From the February 2014 issue of Futures Magazine • Subscribe!

Trading under pressure with on-balance volume


On-balance volume is a running total of volume. It tells us whether trading activity is stronger on increases or decreases in price. When the security closes higher than the previous close, all of the day’s volume is considered up-volume. When the security closes lower than the previous close, all of the day’s volume is considered down-volume.

The basic assumption regarding OBV analysis is that OBV changes precede price changes. The theory is that the flow of the smart money can be seen by a rising OBV.

Here is a key aspect to evaluating OBV: The absolute value of it is not important. Traders should instead focus on period-to-period changes in and characteristics of the OBV line. First, define the trend for OBV. Second, determine if the current trend matches the trend for the underlying security. Third, look for potential support or resistance levels. Once broken, the trend for OBV will change, and these breaks can be used to generate signals.

Also notice that OBV is based on closing prices. Therefore, closing prices should be considered when looking for divergences or support and resistance breaks. This method of analyzing OBV is designed for trading short-term cycles. OBV is a day-to-day indicator, and investors must act quickly and decisively if they wish to profit from short-term OBV analysis.

Signal generation

Bullish divergence signals can be used to anticipate a trend reversal. These signals are grounded in the theory that volume changes precede price changes.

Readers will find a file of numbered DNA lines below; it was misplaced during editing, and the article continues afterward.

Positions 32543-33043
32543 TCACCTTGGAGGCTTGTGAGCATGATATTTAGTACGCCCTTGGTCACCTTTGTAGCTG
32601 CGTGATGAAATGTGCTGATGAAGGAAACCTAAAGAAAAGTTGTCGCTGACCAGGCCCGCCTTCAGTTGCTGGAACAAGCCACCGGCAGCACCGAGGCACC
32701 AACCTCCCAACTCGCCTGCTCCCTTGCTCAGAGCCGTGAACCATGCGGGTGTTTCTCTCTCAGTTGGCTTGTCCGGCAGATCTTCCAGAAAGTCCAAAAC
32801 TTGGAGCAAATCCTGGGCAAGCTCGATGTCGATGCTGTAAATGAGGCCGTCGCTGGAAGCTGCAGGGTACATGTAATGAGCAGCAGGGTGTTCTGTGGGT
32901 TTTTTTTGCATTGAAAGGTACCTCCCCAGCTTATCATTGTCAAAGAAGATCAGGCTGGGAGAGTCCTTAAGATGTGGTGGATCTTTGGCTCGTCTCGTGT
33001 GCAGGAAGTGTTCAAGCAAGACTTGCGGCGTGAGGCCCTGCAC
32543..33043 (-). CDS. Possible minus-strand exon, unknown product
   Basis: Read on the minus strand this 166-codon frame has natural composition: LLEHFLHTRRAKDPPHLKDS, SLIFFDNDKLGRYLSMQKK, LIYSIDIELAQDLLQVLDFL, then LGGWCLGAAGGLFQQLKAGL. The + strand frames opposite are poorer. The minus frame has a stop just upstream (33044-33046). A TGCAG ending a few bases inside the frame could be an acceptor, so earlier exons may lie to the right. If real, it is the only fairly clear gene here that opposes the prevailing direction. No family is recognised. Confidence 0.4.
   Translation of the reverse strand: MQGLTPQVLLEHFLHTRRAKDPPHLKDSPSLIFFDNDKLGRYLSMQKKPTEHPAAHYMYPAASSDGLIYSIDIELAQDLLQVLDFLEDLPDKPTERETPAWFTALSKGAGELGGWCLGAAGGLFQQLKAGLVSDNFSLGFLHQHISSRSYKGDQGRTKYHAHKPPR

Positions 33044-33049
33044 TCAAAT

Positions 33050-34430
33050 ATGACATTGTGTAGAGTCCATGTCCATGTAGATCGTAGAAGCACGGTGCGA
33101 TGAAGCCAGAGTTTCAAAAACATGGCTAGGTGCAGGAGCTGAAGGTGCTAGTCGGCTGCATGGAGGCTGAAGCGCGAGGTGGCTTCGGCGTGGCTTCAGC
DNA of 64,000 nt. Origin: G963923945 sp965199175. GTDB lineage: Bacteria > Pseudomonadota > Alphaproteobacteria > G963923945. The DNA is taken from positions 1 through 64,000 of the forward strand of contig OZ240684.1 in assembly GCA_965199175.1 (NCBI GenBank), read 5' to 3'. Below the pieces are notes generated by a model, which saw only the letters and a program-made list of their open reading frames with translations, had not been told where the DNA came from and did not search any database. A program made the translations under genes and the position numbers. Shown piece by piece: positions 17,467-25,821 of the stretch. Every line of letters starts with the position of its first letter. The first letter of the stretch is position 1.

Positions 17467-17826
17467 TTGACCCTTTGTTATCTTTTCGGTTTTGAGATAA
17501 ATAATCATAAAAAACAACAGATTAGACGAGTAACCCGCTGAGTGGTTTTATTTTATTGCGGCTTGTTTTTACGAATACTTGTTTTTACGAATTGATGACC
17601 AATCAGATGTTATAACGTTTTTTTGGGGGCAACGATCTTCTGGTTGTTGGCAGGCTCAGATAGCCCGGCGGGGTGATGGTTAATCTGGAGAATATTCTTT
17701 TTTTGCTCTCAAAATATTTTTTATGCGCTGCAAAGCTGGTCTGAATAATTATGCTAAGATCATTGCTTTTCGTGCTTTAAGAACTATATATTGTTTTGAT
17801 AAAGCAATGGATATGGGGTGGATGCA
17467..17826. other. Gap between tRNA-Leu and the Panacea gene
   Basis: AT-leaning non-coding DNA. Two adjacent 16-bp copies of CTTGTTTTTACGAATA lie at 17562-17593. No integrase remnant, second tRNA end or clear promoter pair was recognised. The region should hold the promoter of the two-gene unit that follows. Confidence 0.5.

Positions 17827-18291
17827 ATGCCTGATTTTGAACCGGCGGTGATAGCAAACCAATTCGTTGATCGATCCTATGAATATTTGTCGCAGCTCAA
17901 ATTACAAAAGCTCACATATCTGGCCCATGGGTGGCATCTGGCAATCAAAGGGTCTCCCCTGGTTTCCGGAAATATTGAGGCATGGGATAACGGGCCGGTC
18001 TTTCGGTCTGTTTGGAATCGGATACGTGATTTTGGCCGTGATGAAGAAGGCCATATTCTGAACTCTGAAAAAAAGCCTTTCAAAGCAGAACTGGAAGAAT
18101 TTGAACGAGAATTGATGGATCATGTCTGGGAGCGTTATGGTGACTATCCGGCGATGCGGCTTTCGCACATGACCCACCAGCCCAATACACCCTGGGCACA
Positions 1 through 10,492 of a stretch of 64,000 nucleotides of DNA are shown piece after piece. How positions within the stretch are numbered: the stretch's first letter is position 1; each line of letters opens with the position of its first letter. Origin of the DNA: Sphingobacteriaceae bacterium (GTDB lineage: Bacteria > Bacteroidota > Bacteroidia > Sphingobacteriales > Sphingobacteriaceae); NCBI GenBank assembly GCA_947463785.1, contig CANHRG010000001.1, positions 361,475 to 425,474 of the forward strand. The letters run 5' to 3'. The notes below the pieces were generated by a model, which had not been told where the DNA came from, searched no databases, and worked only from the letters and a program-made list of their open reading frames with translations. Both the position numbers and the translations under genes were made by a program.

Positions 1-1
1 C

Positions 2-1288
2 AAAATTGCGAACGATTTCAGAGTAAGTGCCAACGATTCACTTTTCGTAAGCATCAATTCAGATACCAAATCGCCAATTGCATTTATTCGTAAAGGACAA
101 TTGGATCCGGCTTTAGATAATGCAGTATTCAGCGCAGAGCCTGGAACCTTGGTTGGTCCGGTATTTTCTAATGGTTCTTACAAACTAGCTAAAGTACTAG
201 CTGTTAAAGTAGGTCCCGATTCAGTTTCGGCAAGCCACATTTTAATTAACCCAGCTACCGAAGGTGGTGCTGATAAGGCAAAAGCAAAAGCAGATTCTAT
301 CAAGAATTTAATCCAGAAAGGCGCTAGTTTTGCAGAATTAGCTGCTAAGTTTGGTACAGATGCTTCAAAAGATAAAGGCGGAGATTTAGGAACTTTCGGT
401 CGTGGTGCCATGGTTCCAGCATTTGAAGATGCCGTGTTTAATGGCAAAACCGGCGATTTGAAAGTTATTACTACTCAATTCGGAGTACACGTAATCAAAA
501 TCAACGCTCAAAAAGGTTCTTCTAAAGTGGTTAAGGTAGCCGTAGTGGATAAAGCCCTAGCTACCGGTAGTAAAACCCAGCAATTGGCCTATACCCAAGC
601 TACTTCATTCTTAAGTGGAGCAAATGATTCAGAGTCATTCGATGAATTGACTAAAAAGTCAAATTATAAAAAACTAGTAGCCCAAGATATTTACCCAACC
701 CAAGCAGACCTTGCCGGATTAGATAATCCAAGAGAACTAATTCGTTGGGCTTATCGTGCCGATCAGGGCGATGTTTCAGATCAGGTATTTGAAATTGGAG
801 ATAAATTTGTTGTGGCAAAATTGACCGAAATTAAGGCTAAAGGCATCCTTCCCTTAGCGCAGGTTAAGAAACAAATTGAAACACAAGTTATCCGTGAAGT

A bullish divergence forms when OBV moves higher or forms a higher low even as prices move lower. A bearish divergence forms when OBV moves lower or forms a lower low even as prices move higher. The divergence between OBV and price should alert a trader that a price reversal could be in the making.

As seen in “Forecasting crude” (below), weekly crude oil prices are making lower low from $93 to $92, but a closer look at OBV suggests a higher high formation, shown with the blue line, is signaling a bullish divergence. Subsequent to the bullish divergence, crude oil jumped almost $5 to $97 in the following week.

Bearish divergence also can occur. This is shown in “Intraday gold” (below). As seen in the 15-minute chart, although gold makes a higher high from $1,260-$1,265, OBV makes a lower low, registering bearish divergence. Once prices trade below $1,250, the bearish divergence is confirmed. Price subsequently corrects all the way down to $1,220.

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